How do you know? Well, if you want to play it safe you can always just eat 0g of carbs, or keep your carb totals very low—50g or less, for example. However, if you want more flexibility, then the best estimate I’ve come up with is (the explanation of how I derived this would be another post):
- 50g, the minimum burned by your nervous system (and some other cell types, mainly in the kidneys and liver)
- Plus 1/2 of the amount of aerobic (or higher) exercise calories burned
This can average out over a few days, as you have a 500g glycogen buffer to work with. So if you burn 500 calories every other day with exercise, then you get 250 calories per day burned and 1/2 of that for carbs—and at 4 calories per gram, we’re looking at 31g more you can consume without increasing your glycogen store… for a total of 81g per day. More exercise, more glycogen burned, the more carbs you can eat… as long as you don’t break rule #1.
3. Don’t consume foods the human body hasn’t evolved to cope with properly
The most difficult rule, and the broadest. This one has some simple rules of thumb, but really needs a whole series of ongoing posts to capture. The basic idea is this: if it’s new (from an evolutionary standpoint) then it’s to be treated with skepticism. If you are sure that it isn’t going to mess with your endocrine system, then go ahead and eat it. If not, it’s safest to stay away.
There are a ton of surprises and gotchas here. Modern soy products, nearly all of them, are not historically accurate, are very new, and are not healthy. Nearly all traditional soy products were fermented, and today almost none are—and that’s only one of the major differences. The same sort of thing is true for modern dairy products—pasteurization and homogenization are both very recent, and not at all good. The first was necessary as a short term fix, but is in no way still necessary, and significantly damages the healthful qualities of the milk.
So caution is necessary. I’ll lay out some basic guidelines here, but for this one I cannot more strongly recommend you read at least one of the following books:
- Real Food: What to Eat and Why, by Nina Planck – a very easy read, engaging, simple… highly accessible
- Nourishing Traditions by Sally Fallon and Mary Enig – guidelines about traditional foods and preparation, with lots of recipies
- The Untold Story of Milk by Ron Schmid – okay, this shouldn’t be the only one you read… but it’s a really good specific example of a single food type and how it’s changed in recent times, and why that’s not such a good thing.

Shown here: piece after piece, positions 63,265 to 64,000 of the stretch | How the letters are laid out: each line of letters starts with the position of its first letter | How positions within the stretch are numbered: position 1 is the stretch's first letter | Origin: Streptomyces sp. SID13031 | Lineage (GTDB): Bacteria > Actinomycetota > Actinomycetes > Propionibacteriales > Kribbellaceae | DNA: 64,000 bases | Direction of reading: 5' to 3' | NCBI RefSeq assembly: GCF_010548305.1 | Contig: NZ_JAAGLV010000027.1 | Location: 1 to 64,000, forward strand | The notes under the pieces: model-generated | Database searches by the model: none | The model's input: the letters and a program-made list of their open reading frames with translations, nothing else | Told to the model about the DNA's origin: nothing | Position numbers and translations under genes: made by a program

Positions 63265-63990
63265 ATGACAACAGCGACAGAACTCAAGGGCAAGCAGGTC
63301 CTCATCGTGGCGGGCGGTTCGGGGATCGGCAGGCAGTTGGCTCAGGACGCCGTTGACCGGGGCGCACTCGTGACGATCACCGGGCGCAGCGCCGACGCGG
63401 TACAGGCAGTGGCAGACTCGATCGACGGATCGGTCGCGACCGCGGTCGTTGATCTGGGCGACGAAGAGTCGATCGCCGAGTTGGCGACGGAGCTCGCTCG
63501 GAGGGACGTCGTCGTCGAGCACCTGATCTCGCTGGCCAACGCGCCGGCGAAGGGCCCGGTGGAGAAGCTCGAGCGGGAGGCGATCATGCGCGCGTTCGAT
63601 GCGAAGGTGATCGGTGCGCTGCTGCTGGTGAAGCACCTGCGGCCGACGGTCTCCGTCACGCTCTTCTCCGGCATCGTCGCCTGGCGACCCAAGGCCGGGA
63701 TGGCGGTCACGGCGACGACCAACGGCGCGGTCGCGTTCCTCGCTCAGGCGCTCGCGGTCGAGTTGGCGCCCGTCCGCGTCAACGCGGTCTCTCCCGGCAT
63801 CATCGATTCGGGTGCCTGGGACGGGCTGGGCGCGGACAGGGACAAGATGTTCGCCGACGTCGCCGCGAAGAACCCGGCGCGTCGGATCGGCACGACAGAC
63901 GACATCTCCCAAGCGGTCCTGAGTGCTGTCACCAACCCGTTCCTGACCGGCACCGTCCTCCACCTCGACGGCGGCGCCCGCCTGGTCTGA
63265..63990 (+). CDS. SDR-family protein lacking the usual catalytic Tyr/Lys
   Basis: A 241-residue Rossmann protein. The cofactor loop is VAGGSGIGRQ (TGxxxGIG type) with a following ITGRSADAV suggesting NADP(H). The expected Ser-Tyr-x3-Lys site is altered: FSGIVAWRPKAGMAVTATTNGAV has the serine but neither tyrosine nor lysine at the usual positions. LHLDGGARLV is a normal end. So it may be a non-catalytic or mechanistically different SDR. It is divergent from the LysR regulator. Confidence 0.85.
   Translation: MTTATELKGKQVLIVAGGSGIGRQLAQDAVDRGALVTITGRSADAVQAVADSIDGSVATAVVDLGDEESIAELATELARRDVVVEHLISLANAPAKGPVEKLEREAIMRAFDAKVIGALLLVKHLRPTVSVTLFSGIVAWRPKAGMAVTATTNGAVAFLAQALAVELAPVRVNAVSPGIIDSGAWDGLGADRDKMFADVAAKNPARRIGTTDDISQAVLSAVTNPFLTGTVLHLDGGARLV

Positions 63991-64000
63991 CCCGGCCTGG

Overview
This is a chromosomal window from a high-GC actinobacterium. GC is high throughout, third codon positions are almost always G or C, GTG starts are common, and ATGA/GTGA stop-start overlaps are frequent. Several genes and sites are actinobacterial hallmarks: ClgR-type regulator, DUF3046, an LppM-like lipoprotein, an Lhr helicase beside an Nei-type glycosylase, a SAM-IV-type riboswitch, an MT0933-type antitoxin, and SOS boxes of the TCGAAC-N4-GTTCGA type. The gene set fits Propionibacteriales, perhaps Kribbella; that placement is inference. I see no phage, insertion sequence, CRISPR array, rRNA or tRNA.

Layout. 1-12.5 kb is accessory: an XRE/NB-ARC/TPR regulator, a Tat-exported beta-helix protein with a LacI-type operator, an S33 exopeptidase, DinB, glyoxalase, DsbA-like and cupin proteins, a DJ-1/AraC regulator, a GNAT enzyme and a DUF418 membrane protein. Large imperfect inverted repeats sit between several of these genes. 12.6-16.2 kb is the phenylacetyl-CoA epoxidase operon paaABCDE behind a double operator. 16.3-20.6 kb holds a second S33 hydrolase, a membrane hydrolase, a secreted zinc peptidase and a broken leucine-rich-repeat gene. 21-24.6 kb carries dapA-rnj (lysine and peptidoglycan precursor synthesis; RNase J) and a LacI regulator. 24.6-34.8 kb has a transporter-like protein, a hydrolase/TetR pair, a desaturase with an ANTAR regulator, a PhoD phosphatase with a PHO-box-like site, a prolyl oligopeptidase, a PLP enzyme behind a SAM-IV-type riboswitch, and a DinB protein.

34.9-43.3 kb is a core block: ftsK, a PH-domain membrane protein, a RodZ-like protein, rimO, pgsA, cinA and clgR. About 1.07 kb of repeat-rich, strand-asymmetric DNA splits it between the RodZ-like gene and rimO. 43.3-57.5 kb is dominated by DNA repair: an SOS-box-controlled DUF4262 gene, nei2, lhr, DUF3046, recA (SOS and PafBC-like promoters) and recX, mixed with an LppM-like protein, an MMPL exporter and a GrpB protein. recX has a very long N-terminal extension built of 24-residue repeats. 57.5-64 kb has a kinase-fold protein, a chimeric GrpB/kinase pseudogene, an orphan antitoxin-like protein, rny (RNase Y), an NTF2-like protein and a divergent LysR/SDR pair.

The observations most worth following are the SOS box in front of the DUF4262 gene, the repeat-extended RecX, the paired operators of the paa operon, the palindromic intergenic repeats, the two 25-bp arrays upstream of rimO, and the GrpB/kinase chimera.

Okay. So go order Real Food. Then come back here.
Welcome back. I hope you enjoy reading your new book when it arrives. In the meantime, the best advice I can give is this:
- Ask yourself: is this food produced and prepared in a way that would have been available 100, 300, 1000 years ago?
- Did my grandparents (or great grandparents) eat this? Grandma cooked with butter and cream, I promise you. Margarine and skim milk? Not so much… at least, not until she was in her 60s.
This means no modern breakfast cereals, no polished white rice, nothing with lots of added refined sugars.
It does mean lots of meat, animal products, eggs, dairy… lots of traditional fat and protein, especially from animal sources.
4. Listen to your body, it knows best
Follow #1-3, and this one is really, really easy. You can’t possibly determine exactly how much of each thing you need on a daily basis. Consuming fixed amounts of different minerals or other nutrients is a rough approximation at best. The best approach is to allow your body to do what millions of years of evolution has enabled it to do: take care of itself. Paleolithic man didn’t think too much about what he ate… he followed his instincts and inner cravings. Channel that man.
Studies have shown that your body will self regulate nutrition in this way. If you are magnesium deficient, you’ll crave foods with magnesium. If you are potassium deficient, the same. Crave red meat? You probably need more B vitamins (eat lots of red meat anyhow, it’s one of the best foods out there… choose cuts with lots of fat).
Eat when you are hungry. Stop when you are full (not stuffed… full). Drink when you are thirsty. Don’t ignore your body! It knows what it is doing.
Of course, that doesn’t mean you should give in to your carb and sugar cravings. Those aren’t the result of natural cravings, they are the result of years of unnatural foods, insulin resistance, and blood sugar roller coasters. Over time, years, they will subside and you’ll be happy and far more full of energy. But for a while, the sugar and carb cravings will linger… but resist the white bread! Don’t eat those potatoes! They aren’t worth it.